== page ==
In less severe cases, the decision for or against an operation is not simply based on the images. Some patients’ x-ray images reveal a pronounced stenosis, yet they have relatively few symptoms. Conversely there are patients with a mildly constricted spinal canal who suffer from lots of symptoms. The art lies in weighing everything up based on your experience and the surgical methods available, and present the patient with all the possible options. The patient’s personal circumstances and expectations play a key role in the decision. For example: How physically demanding is their work, what sports would they like to continue playing and how often? It is important that doctor and patient work together to define some kind of goal. A specific goal could be something like being as pain-free as possible in everyday life and being able to play tennis once a week (with the help of a pain killer, if necessary).
If a person can cope with having an infiltration twice a year and it enables them to play their chosen sport, then there is no immediate need for surgery. However, if they require infiltration every four weeks, have constant pain and can no longer do the things they used to do, then an operation is worth considering.
Other factors to take into consideration include secondary diagnoses and the operative risk. For instance, if a patient has diabetes it is not a good idea to administer multiple cortisone infiltrations and surgery would probably make more sense than pain therapy. Yet if a patient faces a high operative risk (due to heart or lung disease or excess body weight, for example), the doctor will tend to be more reluctant to recommend surgery and instead continue trying conservative therapies.
In summary it can therefore be said that treatment is always very individual and is based on the following factors: Diagnoses drawn from medical imaging, the patient’s own perception of pain, their personal circumstances and expectations, secondary diagnoses and the operative risk. The doctor takes all of this into consideration and discusses the relevant options with the patient, so that the patient can make an informed decision. The two major factors that will influence the success of the treatment are the patient’s expectations regarding the operation and the level of trust they have in the surgeon.
Technological advances provide increased safety during spinal surgery
Many patients have a lot of respect for spinal surgery. Of course every procedure entails a certain degree of risk that must be carefully taken into consideration. That said, today’s operations involve far fewer risks than in the past: anaesthesia techniques are safer, operations are shorter and modern implants are easier to use. The incisions are smaller, as many operations are minimally invasive, i.e. they can be performed with much less damage to the surrounding tissue.
Operating theatre equipment has also substantially improved. For a start, we work with the latest microscopes (magnification) and/or endoscopes (cameras for looking inside the body). During complex procedures where it is not possible to precisely see the nerve, for example, neuromonitoring also comes into play. The nerves are stimulated with an electric current, so that they respond and we can localise their position. This technique helps surgeons to avoid cutting the wrong area or placing the implants too close to the nerves.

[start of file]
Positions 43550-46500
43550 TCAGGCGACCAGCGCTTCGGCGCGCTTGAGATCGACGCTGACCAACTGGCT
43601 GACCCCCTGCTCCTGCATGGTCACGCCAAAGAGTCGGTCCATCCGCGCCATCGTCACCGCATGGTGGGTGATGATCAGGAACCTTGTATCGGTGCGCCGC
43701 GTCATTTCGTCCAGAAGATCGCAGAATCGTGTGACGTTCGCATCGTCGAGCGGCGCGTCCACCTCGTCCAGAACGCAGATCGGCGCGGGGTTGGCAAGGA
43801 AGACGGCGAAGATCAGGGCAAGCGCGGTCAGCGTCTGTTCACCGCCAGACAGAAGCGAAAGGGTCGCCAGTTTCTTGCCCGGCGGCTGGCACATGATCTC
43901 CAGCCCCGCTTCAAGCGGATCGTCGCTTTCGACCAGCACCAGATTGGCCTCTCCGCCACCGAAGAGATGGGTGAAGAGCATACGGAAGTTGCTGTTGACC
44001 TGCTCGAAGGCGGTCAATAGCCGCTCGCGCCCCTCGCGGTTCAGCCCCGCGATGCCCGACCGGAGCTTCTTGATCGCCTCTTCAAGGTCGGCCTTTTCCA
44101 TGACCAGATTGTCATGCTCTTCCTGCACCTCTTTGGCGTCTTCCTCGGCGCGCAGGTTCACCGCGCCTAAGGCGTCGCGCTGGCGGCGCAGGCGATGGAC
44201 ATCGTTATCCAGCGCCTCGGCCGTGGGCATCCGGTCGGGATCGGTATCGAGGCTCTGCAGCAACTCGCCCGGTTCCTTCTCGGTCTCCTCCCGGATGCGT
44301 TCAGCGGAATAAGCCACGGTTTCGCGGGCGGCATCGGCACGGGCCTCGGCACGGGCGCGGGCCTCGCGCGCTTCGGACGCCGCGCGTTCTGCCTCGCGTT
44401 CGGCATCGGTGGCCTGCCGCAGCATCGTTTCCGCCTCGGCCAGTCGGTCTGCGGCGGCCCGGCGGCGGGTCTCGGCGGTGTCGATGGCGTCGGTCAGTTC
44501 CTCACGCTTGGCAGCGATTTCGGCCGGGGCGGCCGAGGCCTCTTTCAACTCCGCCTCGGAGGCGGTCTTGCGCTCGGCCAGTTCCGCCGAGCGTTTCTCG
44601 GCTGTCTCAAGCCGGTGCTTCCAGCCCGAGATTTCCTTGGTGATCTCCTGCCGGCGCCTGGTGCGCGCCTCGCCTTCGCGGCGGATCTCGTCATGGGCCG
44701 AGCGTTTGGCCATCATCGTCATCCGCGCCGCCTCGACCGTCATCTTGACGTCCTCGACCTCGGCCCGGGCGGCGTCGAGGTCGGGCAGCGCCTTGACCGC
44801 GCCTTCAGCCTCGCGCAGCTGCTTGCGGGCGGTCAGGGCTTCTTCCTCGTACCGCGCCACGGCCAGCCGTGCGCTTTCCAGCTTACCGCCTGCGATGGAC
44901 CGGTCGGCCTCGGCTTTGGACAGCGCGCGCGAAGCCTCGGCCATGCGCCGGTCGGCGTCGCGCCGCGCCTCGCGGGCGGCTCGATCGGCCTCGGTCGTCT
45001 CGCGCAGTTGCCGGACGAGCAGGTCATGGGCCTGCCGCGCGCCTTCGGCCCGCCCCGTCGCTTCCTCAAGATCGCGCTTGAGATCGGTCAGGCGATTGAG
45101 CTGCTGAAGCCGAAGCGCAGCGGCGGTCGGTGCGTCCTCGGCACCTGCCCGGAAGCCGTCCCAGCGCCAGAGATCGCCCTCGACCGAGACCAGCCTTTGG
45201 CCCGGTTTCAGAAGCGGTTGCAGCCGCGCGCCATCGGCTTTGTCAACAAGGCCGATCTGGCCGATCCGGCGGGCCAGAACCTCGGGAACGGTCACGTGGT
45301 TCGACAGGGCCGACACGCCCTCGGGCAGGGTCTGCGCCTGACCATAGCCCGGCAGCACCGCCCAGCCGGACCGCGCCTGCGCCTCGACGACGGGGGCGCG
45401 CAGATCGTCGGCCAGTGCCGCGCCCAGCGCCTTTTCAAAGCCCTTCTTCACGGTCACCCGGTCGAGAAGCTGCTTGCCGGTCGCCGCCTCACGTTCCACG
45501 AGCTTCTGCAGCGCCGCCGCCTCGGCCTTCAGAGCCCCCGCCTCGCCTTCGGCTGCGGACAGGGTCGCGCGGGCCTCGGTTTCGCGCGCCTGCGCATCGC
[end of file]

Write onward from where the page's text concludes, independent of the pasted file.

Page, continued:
3D navigation with intraoperative imaging is also very important. For years this technology has been routinely and successfully used for brain operations. In relation to spinal surgery, it is primarily used for spinal fusions. The navigation technology enables us to perform fusions using minimally invasive techniques, without always having to use x-ray imaging. The 3D navigation is similar to a GPS system for a car: first it creates a 3D image. Then reference points are placed on the patient and all the instruments. The camera acts like a satellite within the operating theatre and can reference the position of the points on the 3D image of the body. That means when I use an instrument on the bone, for instance, the computer knows exactly where I am, which I can then see in real time on the image shown on the monitor. So I can use a minimally invasive technique to attach screws and do not have to remove all the muscles in order to see what I’m doing. The 3D navigation can also determine (simulate) a virtual path for the next 1-200 mm, which prevents the surgeon from drilling into the wrong structures. At the end of the procedure, another intraoperative 3D image with CT scan quality is generated in order to see how the implants are sitting. This avoids the need for a second operation later to correct the position of the implants.
There is no straightforward answer when it comes to deciding whether a spinal disorder requires surgery, or what kind of procedure might be necessary. Every treatment should be individually selected and planned, and today’s technologies should ensure that the chosen approach will be as safe as possible.
Article from PD Dr. med. Ali-Reza Fathi, specialist in neurosurgery, areas of expertise: brain, spinal cord and spinal column operations.